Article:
Dictionary of National Biography, 1885-1900/Breval, John Durant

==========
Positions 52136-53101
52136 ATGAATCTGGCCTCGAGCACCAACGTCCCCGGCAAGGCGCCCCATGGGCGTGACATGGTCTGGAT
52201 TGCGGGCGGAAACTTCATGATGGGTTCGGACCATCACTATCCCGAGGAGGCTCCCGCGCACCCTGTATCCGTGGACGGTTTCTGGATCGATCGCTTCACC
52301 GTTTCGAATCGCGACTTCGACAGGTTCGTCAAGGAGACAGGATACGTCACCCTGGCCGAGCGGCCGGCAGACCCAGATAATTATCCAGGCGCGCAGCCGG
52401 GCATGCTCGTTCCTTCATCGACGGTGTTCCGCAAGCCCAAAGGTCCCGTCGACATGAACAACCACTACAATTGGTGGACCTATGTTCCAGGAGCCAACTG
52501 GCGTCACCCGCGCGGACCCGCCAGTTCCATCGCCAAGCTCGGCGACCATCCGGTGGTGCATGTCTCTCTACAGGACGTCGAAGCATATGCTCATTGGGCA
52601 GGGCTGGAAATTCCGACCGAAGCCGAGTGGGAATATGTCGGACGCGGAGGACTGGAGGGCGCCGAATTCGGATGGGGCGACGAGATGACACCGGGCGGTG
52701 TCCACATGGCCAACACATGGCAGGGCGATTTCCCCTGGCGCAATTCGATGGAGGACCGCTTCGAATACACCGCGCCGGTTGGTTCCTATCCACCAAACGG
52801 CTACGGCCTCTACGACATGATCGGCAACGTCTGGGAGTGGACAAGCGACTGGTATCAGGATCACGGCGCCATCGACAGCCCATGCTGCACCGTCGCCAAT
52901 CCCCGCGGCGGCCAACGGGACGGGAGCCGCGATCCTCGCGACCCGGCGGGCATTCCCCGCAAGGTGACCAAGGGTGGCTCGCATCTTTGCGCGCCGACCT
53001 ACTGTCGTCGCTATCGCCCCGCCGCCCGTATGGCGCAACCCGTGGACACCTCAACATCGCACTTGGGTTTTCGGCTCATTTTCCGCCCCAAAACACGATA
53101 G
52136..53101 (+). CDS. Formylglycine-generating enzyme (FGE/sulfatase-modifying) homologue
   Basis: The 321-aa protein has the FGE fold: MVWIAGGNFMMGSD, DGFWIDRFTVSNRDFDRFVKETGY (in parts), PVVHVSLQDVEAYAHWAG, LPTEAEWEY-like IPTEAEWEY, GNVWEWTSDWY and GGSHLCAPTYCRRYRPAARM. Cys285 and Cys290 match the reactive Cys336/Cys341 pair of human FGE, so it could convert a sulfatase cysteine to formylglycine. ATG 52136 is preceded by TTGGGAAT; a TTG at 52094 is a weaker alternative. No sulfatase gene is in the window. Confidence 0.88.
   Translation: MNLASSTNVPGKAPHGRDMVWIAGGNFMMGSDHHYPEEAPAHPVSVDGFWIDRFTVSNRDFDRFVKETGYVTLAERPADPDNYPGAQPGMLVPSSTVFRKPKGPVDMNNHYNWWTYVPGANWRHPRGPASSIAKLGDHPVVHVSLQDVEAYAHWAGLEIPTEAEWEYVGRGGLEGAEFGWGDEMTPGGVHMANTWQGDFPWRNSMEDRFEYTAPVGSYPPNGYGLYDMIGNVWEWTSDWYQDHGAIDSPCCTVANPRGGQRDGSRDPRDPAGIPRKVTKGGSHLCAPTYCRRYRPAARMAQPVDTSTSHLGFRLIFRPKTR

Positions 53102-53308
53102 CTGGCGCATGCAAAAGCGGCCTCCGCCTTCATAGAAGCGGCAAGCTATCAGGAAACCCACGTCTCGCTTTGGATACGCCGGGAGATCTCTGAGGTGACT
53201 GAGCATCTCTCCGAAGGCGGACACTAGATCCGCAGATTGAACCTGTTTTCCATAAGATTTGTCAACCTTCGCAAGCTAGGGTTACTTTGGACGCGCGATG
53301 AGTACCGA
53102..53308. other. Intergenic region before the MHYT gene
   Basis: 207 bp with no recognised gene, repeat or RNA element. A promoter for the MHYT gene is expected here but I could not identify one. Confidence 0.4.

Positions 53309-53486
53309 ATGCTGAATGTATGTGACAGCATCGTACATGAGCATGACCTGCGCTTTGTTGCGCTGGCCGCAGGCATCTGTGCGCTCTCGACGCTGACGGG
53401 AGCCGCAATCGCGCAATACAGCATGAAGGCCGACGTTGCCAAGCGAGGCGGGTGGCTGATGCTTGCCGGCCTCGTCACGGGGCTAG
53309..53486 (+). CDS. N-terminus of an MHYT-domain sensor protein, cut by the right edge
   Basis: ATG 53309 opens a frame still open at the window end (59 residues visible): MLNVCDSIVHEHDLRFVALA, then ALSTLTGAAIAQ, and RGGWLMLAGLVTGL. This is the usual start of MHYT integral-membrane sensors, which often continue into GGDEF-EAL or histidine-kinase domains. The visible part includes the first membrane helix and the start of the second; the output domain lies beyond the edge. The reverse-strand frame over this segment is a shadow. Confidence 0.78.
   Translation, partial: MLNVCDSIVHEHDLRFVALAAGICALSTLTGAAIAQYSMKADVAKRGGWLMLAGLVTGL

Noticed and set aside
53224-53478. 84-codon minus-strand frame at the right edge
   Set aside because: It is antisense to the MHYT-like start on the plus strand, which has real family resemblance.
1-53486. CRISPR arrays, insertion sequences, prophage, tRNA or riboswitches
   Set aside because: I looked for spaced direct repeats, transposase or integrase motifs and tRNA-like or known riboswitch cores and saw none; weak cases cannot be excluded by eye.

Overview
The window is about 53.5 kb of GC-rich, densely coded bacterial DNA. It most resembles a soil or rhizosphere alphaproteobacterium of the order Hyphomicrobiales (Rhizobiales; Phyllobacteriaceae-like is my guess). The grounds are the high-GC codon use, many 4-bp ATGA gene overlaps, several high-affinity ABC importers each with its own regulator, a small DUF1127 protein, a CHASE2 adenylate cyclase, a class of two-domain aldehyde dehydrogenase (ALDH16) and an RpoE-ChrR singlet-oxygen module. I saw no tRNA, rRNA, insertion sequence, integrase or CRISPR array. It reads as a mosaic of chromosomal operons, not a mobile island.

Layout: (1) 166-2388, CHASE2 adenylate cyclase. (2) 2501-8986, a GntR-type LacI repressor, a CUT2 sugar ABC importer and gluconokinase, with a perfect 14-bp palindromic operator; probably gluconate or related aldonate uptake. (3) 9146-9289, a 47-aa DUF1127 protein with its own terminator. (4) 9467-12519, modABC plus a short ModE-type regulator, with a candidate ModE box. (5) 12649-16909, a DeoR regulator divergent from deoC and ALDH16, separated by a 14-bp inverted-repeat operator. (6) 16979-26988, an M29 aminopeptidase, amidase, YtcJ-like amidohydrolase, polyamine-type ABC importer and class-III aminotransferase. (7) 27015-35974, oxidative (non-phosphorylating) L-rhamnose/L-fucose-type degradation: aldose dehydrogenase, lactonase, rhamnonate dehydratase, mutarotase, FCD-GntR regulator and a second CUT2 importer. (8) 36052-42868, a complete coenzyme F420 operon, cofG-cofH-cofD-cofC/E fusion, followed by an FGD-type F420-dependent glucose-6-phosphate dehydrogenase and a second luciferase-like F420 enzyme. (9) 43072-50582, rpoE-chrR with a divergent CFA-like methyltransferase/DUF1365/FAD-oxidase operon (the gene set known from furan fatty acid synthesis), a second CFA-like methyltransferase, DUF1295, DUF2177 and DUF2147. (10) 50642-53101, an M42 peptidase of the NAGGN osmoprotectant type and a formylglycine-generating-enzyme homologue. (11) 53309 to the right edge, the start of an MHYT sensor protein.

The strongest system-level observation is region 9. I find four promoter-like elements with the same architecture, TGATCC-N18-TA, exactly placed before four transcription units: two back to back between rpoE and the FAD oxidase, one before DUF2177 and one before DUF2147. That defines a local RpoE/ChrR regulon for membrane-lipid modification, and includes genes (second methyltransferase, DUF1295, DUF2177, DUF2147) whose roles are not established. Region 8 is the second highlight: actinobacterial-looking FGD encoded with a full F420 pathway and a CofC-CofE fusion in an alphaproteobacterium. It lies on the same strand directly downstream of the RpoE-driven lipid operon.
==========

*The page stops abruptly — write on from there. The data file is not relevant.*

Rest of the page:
BREVAL, JOHN DURANT (1680?–1738), miscellaneous writer, was descended from a French refugee protestant family, and was the son of Francis Durant de Breval, prebendary of Westminster, where he was probably born about 1680. Sir John Bramston, in his 'Autobiography,' p. 157, describes the elder Breval in 1672 as 'formerly a priest of the Romish church, and of the companie of those in Somerset House, but now a convert to the protestant religion and a preacher at the Savoy.' Bramston gives 1666 as the date of his conversion. The younger Breval was admitted a queen's scholar of Westminster School 1693, was elected to Trinity College, Cambridge, 1697, and was one of the Cambridge poets who celebrated in that year the return of William III after the peace of Ryswick. Breval proceeded B. A. 1700, and M.A. 1704. In 1702 he was made fellow of Trinity ('of my own electing,' said Bentley). In 1708 he was involved in a private scandal, which led to his removal from the fellowship. He engaged in an intrigue with a married lady in Berkshire, and cudgelled her husband, who illtreated his wife. The husband brought an action against Breval, who was held to bail for the assault, 'but, conceiving that there was an informality in the proceedings against him,' did not appear at the assizes, and was outlawed. Thereupon Bentley took the matter up, and on 5 April 1708 expelled Breval from the college. Bentley admitted that Breval was 'a man of good learning and excellent parts,' but said his 'crime was so notorious as to admit of no, evasion or palliation' (State of Trinity College, p. 29 et seq. 1710). Breval, however, declared on oath that he was not guilty of immoral conduct in the matter, and bitterly resented the interposition of Bentley, who, he declared, had a private grudge both against his father and himself. His friends said 'that the alleged offence rested on mere rumour and suspicion,' and that the expelled fellow would have good grounds for an action against the college. Such an action, however, was never brought, probably on account of Breval's poverty. As Bentley wrote, 'his father was just dead [Francis Breval d. February 1707] in poor circumstances, and all his family were beggars.' Breval, in want and with his character ruined, enlisted in despair as a volunteer in our army in Flanders, where he soon rose to be an ensign. Here what Nichols calls 'his exquisite pencil and genteel behaviour,' as well as his skill in acquiring languages, attracted the attention of Marlborough. The general appointed him captain, and sent him on diplomatic missions to various German courts, which he accomplished very creditably. The peace of Utrecht closed the war in 1713, and a few years after we find Breval busily writing for the London booksellers, chiefly under the name of Joseph Gay. He then wrote 'The Petticoat,' a poem in two books (1716), of which the third edition was published under the name of 'The Hoop Petticoat' (1720): 'The Art of Dress,' a poem (1717); 'Calpe or Gibraltar,' a poem (1717); 'A Compleat Key to the Nonjuror' (1718), in which he accuses Colley Cibber of stealing his characters, &c., from various sources, but chiefly from Moliere's 'Tartuffe,' for the revival of which Breval wrote a prologue; 'MacDermot, or the Irish Fortune Hunter,' a poem (1719), a witty but extremely gross piece; and 'Ovid in Masquerade' (1719). He also wrote a comedy, 'The Play is the Plot' (1718), which was acted, though not very successfully, at Drury Lane. When altered and reprinted afterwards as a farce, called 'The Strollers' (second impression 1727), it had better fortune.